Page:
A Helping Hand
Sep 13, 2020 | by Nancy Newbrough
One of my friends from high school lost her husband after a battle with cancer which lasted about ten years. His last few months were spent in a nursing home, and she was struggling with his passing. They had accumulated a debt of approximately $70,000 due to the nursing home and related expenses. She had no money to pay the debt and was in quite a confused state.
A group of us from high school have kept in touch and decided to give her a hand getting her house in order so she could sell it to pay off the debt. When we got to her house, you can imagine our shock to find out that she has an addiction to buying clothes and was a hoarder! There were narrow pathways through the house. Several rooms were stuffed with black trash bags full of clothing literally from floor to ceiling. There was no way even one more bag of anything could be shoved into these rooms.
Our friend was depressed and completely overwhelmed. (Hoarders typically do not recognize the negative impact of their actions because they fill an emotional need.) She had no idea where to start. Her son wanted to come to town to be there with her and give help, but there was no room for him in the house.
One friend and I tackled a bedroom, thinking that we could clean it and the adjoining bathroom out so that her son could come. We worked non-stop sorting mostly clothing into different stacks: donation, sell, trash and keep. As a stack got large, we would stuff everything into more of those black trash bags and label them. What we found was that, yes, things were getting sorted, but there was no place to put them. So we took bags of items for donation to an appropriate place -- and threw out the trash. That gave us a bit of room to work in. But we were hardly making a dent in the “stuff!”
Another in our group helped our distraught friend with her paperwork. She was able to locate insurance policies and submit claims so that some money would be received fairly soon. We found out that the widow’s husband had taken care of all the paperwork, and he had it stored not in one, but in several places throughout this large house. Because he owned the house with a former wife, our friend’s name was not on the deed to the house or many other important accounts, like credit cards. What a difficult and confusing mess!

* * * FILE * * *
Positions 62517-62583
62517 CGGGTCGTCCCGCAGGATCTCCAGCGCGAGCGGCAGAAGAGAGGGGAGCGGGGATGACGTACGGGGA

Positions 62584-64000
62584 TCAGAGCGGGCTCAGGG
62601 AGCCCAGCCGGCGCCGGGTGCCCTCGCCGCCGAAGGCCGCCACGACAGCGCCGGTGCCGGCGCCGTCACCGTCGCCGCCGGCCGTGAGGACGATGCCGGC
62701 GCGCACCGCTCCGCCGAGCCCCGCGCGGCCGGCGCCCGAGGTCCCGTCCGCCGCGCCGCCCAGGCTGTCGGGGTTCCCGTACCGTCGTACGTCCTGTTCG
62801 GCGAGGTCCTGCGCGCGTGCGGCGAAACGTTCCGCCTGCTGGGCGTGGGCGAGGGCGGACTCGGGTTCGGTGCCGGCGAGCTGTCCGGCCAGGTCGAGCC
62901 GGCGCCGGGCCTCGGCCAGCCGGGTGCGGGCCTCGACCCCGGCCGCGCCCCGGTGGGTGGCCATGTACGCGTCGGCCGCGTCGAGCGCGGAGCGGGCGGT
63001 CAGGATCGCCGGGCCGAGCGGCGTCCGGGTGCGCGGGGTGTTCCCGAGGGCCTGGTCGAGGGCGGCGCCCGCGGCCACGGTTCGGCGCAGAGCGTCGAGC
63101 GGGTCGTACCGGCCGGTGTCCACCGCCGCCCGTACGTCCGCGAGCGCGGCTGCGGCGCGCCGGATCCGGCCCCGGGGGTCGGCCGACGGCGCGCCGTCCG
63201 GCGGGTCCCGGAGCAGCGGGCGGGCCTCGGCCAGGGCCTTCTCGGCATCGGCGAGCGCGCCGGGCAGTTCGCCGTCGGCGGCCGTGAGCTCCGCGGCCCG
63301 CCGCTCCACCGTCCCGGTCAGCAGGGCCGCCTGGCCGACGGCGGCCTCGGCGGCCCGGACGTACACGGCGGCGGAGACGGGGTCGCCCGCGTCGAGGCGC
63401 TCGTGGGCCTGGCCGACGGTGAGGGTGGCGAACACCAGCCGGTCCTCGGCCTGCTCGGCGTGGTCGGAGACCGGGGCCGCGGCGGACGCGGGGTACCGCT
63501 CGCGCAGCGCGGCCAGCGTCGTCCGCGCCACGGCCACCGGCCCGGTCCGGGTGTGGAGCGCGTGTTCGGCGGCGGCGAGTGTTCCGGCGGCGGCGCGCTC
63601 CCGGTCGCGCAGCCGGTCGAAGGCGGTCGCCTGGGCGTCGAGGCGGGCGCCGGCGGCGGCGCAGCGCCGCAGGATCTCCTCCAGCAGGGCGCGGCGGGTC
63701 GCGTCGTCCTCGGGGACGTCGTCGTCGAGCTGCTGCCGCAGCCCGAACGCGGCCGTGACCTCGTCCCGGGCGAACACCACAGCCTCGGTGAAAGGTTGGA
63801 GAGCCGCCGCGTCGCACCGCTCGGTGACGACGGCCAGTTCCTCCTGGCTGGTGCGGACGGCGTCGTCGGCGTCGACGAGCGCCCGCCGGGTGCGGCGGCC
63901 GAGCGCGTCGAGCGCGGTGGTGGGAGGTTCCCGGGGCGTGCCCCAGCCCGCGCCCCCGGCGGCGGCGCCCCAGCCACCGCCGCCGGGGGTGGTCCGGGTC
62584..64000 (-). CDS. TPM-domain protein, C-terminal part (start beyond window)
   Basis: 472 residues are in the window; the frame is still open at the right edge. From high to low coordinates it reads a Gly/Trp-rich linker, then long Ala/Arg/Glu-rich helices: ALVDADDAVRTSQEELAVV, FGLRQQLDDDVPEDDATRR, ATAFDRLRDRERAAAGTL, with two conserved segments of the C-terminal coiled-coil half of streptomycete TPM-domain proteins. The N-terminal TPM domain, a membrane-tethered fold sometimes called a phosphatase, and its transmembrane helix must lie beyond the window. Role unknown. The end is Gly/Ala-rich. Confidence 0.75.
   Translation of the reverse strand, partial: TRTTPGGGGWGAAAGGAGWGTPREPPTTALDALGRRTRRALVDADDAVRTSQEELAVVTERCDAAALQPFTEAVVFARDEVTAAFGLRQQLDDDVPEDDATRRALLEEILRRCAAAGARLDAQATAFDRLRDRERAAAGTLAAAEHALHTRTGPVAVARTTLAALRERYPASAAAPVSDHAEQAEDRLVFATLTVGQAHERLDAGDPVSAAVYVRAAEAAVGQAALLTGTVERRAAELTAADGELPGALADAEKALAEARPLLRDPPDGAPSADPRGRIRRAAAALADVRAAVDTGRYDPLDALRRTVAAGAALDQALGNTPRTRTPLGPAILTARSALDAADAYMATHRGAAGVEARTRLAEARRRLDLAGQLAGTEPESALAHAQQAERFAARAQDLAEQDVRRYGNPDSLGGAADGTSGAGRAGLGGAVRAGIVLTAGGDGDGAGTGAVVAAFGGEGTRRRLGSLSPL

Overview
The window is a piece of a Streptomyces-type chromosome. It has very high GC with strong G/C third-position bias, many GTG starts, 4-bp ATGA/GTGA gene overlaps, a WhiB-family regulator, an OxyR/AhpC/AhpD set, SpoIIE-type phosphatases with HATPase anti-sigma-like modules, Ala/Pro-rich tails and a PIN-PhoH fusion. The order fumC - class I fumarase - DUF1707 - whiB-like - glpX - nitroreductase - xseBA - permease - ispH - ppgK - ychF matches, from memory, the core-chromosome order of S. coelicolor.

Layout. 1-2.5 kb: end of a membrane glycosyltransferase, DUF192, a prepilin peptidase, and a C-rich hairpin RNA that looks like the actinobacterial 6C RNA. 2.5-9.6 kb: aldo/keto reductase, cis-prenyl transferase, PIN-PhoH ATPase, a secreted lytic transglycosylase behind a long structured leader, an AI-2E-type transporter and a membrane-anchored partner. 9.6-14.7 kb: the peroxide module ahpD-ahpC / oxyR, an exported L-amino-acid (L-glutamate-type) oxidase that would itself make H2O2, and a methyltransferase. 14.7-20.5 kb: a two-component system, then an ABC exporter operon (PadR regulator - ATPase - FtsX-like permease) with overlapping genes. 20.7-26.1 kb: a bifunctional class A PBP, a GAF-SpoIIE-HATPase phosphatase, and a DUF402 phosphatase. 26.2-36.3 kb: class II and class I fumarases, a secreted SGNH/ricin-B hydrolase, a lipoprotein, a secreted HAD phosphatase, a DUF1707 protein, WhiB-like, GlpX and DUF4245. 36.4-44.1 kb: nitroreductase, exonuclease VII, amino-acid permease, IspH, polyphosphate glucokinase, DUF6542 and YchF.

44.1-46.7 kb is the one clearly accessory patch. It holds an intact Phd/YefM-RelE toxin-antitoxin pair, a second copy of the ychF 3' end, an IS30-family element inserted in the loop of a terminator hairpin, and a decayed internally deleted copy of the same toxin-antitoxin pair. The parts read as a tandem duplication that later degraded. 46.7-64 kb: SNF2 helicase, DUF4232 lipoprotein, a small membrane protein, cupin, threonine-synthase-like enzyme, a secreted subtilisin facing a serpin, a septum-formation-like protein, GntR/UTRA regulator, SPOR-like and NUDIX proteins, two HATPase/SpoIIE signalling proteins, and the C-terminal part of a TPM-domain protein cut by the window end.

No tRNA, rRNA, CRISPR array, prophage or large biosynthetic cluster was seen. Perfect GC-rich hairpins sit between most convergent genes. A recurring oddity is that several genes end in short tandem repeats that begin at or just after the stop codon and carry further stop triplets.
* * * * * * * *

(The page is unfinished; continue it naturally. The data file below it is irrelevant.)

We would begin each day in prayer, asking God to help us help her and that He would provide for her and locate lost documentation and give her peace through this process. Another local friend took her to look at apartments. We all agreed that it would be much easier for her to move out and catch her breath before the really tough work of completely clearing out that stuffed house began in earnest.
It was such a confusing time. I had to drive five hours to get to her house and would stay with a nearby friend for three days and then come home for a few days. Each week upon returning, I got a different story about her plans. She had many people trying to give advice, and she would lean this way and that. The reality is she was still in shock over the loss of her husband and was not thinking clearly. Experts say it is always a smart thing to not make any major decisions for at least a year after losing a spouse. But in her case, she might not survive staying in that house for so long.
After a few weeks of driving up there to help this woman out, it was evident that nothing of lasting substance was getting done. Once we would leave every evening, she would rummage through everything bagged up that day! It was frustrating!
The last week of our efforts, we decided to locate everything she would need to move into a small apartment and found items for her kitchen, bathroom, bedroom, etc. It was time for us to go as we were upsetting her as much as accomplishing anything. She was ready for us to get out of her hair, too, but on the other hand, she was grateful for our coming to her aid.
Our prayers for her continue, and God has sent in new recruits! We discovered a couple of weeks later that she found an apartment and will be moving in early October. An auction company is going to come in and sell everything she does not take with her, and then her house will be sold “as is.” She is relieved to have a plan and that God is in control. She is ever so grateful for the “angels” that God sent to help her!
Therefore, as God’s chosen people, holy and dearly loved,
clothe yourselves with compassion, kindness, humility, gentleness and patience.